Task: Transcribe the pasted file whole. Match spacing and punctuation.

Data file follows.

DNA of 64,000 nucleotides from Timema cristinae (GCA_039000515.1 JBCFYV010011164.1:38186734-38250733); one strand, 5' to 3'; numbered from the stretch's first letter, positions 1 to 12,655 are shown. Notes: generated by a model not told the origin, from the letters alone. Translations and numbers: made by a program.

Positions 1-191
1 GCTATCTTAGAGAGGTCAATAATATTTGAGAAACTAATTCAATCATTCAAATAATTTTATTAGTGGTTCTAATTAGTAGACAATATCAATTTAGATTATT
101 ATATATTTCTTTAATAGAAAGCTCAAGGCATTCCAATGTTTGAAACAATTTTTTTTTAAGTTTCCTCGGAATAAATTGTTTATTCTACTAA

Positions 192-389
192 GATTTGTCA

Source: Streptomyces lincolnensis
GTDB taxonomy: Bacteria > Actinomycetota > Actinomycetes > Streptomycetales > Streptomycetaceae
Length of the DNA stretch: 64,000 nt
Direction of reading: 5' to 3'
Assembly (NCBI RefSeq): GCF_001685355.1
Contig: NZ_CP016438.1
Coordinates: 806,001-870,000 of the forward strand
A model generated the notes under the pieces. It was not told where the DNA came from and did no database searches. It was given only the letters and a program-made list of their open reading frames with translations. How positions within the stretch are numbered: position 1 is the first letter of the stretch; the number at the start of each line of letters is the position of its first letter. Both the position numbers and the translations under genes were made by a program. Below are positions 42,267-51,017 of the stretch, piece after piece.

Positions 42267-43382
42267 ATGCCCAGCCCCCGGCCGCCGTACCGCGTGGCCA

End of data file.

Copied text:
DNA of 64,000 nucleotides from Timema cristinae (GCA_039000515.1 JBCFYV010011164.1:38186734-38250733); one strand, 5' to 3'; numbered from the stretch's first letter, positions 1 to 12,655 are shown. Notes: generated by a model not told the origin, from the letters alone. Translations and numbers: made by a program.

Positions 1-191
1 GCTATCTTAGAGAGGTCAATAATATTTGAGAAACTAATTCAATCATTCAAATAATTTTATTAGTGGTTCTAATTAGTAGACAATATCAATTTAGATTATT
101 ATATATTTCTTTAATAGAAAGCTCAAGGCATTCCAATGTTTGAAACAATTTTTTTTTAAGTTTCCTCGGAATAAATTGTTTATTCTACTAA

Positions 192-389
192 GATTTGTCA

Source: Streptomyces lincolnensis
GTDB taxonomy: Bacteria > Actinomycetota > Actinomycetes > Streptomycetales > Streptomycetaceae
Length of the DNA stretch: 64,000 nt
Direction of reading: 5' to 3'
Assembly (NCBI RefSeq): GCF_001685355.1
Contig: NZ_CP016438.1
Coordinates: 806,001-870,000 of the forward strand
A model generated the notes under the pieces. It was not told where the DNA came from and did no database searches. It was given only the letters and a program-made list of their open reading frames with translations. How positions within the stretch are numbered: position 1 is the first letter of the stretch; the number at the start of each line of letters is the position of its first letter. Both the position numbers and the translations under genes were made by a program. Below are positions 42,267-51,017 of the stretch, piece after piece.

Positions 42267-43382
42267 ATGCCCAGCCCCCGGCCGCCGTACCGCGTGGCCA